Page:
clicking here and scrolling down to the
bottom of the page.
Vitamin D: The Sunshine Vitamin
I had my annual checkup last week, and found that I am deficient in
Vitamin D. I have never been bothered by that deficiency before, so I
wanted to be sure I understood how serious it might be, why the
deficiency is showing up now, and what I might do about it. Here is
what I found.
Those of us who have had gastric bypass surgery are
prone to Vitamin D deficiency. Vitamin D is absorbed in the first part
of the small intestines which is the part of the intestines that is
bypassed in our surgery. It has been found that gastric bypass patients
absorbed only about 50% of the vitamin D that they should in their
normal diets, therefore supplementation is necessary.
A deficiency of Vitamin D does have serious consequences. It causes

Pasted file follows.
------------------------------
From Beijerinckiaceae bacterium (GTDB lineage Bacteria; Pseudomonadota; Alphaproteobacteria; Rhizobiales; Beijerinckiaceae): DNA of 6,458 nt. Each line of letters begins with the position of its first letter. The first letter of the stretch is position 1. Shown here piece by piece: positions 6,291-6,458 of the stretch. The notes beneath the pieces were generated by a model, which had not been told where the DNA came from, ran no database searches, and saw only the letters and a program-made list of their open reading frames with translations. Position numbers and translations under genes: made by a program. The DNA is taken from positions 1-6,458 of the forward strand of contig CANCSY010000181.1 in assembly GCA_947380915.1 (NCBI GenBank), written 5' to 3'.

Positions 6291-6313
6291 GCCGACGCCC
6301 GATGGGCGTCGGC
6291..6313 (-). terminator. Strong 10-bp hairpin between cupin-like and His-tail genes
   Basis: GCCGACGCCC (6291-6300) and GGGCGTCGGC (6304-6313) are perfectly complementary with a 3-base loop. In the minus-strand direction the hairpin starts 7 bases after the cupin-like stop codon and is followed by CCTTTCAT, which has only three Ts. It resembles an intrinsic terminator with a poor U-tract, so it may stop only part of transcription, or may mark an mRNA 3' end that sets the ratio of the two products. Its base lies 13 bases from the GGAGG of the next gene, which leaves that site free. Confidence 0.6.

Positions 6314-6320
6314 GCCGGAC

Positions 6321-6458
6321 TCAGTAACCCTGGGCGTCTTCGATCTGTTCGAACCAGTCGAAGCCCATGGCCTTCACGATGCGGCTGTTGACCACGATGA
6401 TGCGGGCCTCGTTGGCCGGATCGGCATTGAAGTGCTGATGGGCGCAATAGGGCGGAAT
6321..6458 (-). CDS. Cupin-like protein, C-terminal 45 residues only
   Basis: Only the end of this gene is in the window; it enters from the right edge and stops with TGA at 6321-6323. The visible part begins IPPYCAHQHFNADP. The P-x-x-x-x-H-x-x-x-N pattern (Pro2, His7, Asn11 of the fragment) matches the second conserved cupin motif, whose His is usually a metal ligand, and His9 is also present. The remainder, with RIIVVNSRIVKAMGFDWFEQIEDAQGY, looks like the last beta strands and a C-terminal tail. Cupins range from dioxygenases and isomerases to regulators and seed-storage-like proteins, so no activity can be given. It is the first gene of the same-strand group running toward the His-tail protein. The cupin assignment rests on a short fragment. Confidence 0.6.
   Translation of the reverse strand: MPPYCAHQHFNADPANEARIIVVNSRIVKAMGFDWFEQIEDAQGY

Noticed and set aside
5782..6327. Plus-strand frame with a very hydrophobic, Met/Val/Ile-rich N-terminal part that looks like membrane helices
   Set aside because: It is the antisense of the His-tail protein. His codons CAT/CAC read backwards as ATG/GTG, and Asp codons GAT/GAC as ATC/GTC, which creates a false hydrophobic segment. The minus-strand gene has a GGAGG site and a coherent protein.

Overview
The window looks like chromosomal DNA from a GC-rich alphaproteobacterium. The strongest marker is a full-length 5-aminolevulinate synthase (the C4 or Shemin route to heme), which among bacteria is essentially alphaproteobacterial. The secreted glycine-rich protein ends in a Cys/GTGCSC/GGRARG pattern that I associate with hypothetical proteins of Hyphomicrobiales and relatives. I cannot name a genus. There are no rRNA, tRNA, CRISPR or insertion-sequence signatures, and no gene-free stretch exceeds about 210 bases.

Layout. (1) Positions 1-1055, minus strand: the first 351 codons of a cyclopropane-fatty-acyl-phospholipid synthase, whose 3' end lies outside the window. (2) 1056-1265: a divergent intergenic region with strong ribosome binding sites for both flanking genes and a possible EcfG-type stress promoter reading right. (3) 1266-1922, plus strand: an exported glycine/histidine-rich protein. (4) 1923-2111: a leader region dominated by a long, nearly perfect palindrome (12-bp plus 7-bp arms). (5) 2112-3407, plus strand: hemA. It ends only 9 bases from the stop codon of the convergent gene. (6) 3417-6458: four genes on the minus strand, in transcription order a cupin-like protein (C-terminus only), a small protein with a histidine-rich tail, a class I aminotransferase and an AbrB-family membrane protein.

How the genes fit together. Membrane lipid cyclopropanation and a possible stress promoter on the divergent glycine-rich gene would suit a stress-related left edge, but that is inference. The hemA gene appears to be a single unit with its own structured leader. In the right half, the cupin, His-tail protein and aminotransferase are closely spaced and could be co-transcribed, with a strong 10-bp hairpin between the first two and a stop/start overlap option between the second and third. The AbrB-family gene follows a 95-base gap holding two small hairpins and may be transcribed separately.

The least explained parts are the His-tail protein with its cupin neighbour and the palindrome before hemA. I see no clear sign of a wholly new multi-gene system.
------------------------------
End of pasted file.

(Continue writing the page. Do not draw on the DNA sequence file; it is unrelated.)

fatigue, but even more so, it affects the amount of calcium that you
absorb. Therefore. it can lead to more serious problems of
osteoporosis. It is also important in your body’s ability to fight off
cancer, especially in women, and it affects your immune system. These
are all very serious side effects.
I still wondered why this was showing up 11 years after my surgery,
when I haven’t been doing anything significantly different. A study done
by Ohio State University found that the incidence of Vitamin D
deficiency varies from 17% at 9-18 months post-surgery to 63% at four
years after surgery. Another study found that Vitamin D deficiency